When you are physically active, on the other hand, your overall energy levels and endurance improve, and your bones maintain strength.  Sitting for long periods can lead to weakening and wasting away of the large leg and gluteal muscles, which are important for walking and for stabilising you. If these muscles are weak you are more likely to injure yourself from falls, and/or from injuries when you do exercise.

Similarly, your hips and back will suffer if you sit for long periods as your hip flexor muscles will shorten, which can lead to problems with your hip joints.  Consistently sitting with poor posture will also cause poor spine health, such as compression in the discs in your spine, as well as stiffness in your shoulders and neck.


Humans are built to stand upright. Your heart and cardiovascular system work more effectively that way. Your digestion system also functions more efficiently when you are upright. Moving your muscles helps your body digest the fats and sugars you eat. If you spend a lot of time sitting, digestion is not as efficient, so you retain those fats and sugars as fat in your body.

And even if you do exercise but still spend a large amount of time sitting down, you are still risking health problems, such as metabolic syndrome. The latest research suggests you need 60–75 minutes per day of moderate-intensity activity to combat the dangers of excessive sitting.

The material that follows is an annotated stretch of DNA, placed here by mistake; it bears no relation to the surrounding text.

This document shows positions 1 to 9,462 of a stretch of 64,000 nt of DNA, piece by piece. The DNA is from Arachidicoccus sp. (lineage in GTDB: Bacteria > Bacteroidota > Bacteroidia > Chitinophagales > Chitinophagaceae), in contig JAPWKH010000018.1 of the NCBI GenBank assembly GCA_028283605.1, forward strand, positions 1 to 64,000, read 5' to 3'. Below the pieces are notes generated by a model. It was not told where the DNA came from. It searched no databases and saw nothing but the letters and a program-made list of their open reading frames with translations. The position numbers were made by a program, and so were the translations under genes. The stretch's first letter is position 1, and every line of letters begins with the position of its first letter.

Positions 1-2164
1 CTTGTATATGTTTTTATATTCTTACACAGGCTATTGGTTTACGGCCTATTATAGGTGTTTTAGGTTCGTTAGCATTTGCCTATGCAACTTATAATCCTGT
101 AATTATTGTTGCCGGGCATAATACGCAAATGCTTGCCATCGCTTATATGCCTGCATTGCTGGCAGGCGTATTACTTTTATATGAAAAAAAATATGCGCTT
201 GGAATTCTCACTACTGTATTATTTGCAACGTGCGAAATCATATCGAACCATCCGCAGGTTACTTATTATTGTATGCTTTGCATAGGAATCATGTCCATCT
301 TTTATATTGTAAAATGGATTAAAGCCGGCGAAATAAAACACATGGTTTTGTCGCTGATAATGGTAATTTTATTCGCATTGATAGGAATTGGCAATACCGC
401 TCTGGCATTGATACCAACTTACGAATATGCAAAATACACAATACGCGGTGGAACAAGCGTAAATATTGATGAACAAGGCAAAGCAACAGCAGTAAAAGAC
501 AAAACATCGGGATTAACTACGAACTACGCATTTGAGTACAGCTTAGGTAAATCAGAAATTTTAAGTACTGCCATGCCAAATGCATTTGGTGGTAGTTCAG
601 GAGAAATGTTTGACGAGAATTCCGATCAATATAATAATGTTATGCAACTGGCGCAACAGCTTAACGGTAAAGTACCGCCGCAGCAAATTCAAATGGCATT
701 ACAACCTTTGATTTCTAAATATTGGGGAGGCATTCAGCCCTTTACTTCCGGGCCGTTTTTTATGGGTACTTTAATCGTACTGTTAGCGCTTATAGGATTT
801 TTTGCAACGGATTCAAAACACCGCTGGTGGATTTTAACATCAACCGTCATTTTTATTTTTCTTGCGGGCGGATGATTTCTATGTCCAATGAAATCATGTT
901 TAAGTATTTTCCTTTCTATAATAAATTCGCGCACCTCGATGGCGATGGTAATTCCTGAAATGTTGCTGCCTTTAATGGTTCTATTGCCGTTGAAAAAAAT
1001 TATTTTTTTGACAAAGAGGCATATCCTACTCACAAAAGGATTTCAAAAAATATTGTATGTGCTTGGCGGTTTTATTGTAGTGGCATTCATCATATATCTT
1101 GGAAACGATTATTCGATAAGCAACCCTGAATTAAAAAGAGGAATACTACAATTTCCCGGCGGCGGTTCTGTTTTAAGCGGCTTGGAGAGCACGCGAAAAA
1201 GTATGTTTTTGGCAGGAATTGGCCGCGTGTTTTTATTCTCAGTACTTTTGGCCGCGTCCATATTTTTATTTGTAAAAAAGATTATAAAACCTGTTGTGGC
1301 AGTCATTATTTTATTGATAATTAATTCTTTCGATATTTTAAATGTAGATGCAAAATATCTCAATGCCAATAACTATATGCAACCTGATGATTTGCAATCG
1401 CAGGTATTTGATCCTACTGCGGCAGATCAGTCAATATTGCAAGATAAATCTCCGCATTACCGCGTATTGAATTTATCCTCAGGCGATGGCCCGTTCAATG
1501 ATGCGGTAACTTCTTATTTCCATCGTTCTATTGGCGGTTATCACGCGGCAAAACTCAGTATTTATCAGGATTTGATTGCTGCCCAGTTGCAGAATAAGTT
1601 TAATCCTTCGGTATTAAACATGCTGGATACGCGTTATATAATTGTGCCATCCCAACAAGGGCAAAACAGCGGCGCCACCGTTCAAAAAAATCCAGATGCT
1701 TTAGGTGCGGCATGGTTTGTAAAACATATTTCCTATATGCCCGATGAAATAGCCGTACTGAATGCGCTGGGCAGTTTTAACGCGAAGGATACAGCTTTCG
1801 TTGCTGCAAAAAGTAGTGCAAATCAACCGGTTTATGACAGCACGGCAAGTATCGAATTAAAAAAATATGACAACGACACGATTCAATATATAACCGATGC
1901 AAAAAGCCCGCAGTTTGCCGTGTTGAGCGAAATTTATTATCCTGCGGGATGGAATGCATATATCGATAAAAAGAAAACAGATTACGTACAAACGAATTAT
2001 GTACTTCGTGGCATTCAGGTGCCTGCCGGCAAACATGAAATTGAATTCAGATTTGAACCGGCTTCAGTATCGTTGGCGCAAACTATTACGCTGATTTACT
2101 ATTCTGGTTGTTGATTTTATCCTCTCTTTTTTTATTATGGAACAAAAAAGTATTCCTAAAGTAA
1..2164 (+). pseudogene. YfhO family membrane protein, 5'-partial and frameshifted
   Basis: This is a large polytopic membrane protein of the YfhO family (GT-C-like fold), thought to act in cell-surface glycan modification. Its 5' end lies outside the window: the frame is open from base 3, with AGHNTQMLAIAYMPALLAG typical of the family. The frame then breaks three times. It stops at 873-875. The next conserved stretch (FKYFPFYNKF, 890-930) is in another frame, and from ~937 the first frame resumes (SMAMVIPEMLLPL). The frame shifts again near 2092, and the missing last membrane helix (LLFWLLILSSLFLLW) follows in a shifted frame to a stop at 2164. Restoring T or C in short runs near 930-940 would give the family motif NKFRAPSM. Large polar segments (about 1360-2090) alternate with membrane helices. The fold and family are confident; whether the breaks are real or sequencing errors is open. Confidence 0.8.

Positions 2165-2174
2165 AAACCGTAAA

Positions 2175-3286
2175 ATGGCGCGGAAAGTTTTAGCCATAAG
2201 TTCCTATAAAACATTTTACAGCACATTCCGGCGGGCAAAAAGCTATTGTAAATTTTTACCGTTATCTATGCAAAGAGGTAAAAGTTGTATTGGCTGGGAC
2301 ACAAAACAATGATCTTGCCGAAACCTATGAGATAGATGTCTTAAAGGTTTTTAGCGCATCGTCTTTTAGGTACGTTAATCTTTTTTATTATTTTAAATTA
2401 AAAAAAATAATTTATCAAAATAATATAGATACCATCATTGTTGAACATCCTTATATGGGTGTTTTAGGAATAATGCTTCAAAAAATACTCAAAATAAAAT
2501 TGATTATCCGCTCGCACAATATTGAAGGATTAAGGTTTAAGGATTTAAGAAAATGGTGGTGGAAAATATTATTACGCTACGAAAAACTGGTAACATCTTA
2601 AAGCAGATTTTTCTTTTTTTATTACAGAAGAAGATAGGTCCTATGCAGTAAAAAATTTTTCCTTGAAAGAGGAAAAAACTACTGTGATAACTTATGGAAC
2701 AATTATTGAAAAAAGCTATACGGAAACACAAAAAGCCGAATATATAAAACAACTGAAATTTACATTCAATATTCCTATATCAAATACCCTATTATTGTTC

In a recent study, health coaches reduced sitting time for a group of older adults by just over 30 minutes a day.  It led to a reduction of nearly 3.5 points in their average blood pressure.  By comparison, increased physical activity typically leads to an average 4-point reduction in blood pressure and weight loss an average 3-point reduction.  This suggests that it’s not all about ‘traditional exercise’ as such, but just by ‘moving more and sitting less’ you can reap many benefits.  

One study found that men who watch more than 23 hours of television a week have a 64 per cent higher risk of dying from cardiovascular disease than men who only watch 11 hours of television a week, and some experts say that people who are inactive and sit for long periods have a 147 per cent higher risk of suffering a heart attack or stroke. Further research suggests that people who spend more time sitting have a 112 per cent higher risk of diabetes too.   There’s no doubt about it – ‘extreme sitting’ is seriously bad for your health.